Notice that in the last analysis, most pieces only reached their "full" value after move 46. Lasker agrees with this, saying that piece value is really "endgame value". This is usually because by then most pawns have been cleared away. The last assessment of piece value by Biel is the most realistic, since, for example, a Rook does not have much value if it can't move vertically and can only move a few squares to the center during the opening. Conversely, a Knight has more value than a Rook in the opening, since it can hop over the pawns and instantly become active. The values of the Bishops, Rooks, and Queen increase as pawns leave the board, since they have more space to operate. However, the pawns themselves also increase in value if they are advanced and have the possibility of Queening. So, saying that a Bishop is worth 3.8 pawns in the endgame is of course a generalization and should be taken with a grain of salt. In fact, some would argue that the value of the minor pieces should DECREASE in the endgame, if their sacrifice can create, say, advanced connected passed pawns.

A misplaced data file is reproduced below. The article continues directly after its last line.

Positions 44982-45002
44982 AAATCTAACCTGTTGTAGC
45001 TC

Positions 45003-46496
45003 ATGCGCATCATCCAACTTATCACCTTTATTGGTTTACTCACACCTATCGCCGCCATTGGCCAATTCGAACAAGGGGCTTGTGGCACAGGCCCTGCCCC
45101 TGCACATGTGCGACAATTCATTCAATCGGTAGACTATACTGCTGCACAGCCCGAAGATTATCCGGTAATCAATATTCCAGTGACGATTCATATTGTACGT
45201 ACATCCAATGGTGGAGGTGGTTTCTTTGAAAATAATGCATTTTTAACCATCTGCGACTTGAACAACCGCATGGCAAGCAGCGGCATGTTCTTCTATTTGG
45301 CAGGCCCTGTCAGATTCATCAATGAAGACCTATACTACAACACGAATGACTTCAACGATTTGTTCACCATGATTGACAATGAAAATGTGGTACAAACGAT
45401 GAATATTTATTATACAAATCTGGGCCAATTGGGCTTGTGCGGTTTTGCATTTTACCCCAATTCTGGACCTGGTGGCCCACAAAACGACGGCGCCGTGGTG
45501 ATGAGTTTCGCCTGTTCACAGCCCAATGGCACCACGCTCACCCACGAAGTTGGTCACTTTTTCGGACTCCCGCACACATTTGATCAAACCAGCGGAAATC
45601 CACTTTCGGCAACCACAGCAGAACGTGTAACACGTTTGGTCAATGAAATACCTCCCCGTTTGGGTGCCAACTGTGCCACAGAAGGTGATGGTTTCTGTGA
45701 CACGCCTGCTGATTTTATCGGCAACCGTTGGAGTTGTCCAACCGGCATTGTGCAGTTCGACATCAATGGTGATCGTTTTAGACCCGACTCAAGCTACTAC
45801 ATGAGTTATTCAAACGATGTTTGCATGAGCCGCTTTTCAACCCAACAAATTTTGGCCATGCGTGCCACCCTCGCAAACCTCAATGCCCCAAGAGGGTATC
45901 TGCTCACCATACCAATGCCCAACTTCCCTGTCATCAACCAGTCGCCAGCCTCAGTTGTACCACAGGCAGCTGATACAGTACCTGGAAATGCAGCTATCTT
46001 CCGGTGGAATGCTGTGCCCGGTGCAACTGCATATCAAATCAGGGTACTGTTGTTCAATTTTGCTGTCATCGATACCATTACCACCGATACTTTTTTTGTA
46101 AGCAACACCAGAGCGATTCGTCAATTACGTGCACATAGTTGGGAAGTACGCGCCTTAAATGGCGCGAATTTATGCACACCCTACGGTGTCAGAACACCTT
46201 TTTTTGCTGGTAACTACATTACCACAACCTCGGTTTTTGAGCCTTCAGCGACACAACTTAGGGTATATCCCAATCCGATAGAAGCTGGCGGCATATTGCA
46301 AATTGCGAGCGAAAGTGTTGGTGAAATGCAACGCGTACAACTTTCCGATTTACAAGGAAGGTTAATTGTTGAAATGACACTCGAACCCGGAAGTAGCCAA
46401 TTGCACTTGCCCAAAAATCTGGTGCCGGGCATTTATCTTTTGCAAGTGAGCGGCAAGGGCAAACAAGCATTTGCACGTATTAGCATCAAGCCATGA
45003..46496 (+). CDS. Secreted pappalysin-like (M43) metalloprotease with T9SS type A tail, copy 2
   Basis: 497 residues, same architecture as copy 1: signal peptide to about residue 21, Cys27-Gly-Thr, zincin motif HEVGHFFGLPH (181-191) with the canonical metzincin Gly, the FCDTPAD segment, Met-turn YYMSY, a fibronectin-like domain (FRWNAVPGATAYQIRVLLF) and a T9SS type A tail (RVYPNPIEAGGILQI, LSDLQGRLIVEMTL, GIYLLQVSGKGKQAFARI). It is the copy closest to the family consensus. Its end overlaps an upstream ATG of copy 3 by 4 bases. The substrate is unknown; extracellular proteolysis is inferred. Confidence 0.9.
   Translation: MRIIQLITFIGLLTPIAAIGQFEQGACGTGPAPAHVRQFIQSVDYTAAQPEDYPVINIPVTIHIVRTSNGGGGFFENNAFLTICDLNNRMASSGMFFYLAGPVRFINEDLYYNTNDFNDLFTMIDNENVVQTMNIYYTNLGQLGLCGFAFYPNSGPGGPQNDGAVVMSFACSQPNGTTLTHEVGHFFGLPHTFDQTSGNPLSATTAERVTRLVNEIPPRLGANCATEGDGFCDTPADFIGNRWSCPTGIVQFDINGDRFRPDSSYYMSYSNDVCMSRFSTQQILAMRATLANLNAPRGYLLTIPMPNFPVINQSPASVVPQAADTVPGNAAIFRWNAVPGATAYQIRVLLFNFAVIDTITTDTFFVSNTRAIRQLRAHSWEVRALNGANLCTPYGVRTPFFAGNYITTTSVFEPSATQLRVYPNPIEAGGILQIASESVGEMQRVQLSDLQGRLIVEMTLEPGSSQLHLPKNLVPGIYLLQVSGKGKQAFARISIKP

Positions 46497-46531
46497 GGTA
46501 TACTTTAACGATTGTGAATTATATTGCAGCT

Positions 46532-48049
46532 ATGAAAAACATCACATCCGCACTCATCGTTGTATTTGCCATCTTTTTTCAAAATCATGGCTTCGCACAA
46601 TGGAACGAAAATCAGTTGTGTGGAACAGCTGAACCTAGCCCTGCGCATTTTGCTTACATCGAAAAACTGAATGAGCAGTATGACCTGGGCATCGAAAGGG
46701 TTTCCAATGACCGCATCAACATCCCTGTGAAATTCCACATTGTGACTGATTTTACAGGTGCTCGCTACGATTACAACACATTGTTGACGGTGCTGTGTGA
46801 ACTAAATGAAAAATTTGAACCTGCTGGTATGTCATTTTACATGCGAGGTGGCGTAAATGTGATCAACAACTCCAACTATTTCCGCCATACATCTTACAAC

Soltis states its common (master) knowledge that two minor pieces are superior to a Rook and 1-2 pawns in the middlegame (Fine says they are equal/inferior in the endgame---see that section). The Rook generally only comes into its own in the endgame. As Rudolph Spielmann stated, "Knight and Bishop are much better fitted for attack than Rook and pawn". An additional variable is the availability of targets. Even if a Rook is on an open file, it may not have any targets in the middlegame like the minor pieces would.
As far as the pawn values are concerned, it's generally agreed that center pawns are worth slightly more than a- or h- pawns (5-20% greater value). However, both Fischer and Spassky agreed that center pawns lose value as the game progresses, since the opposing King, minor pieces, etc. can attack them in the endgame.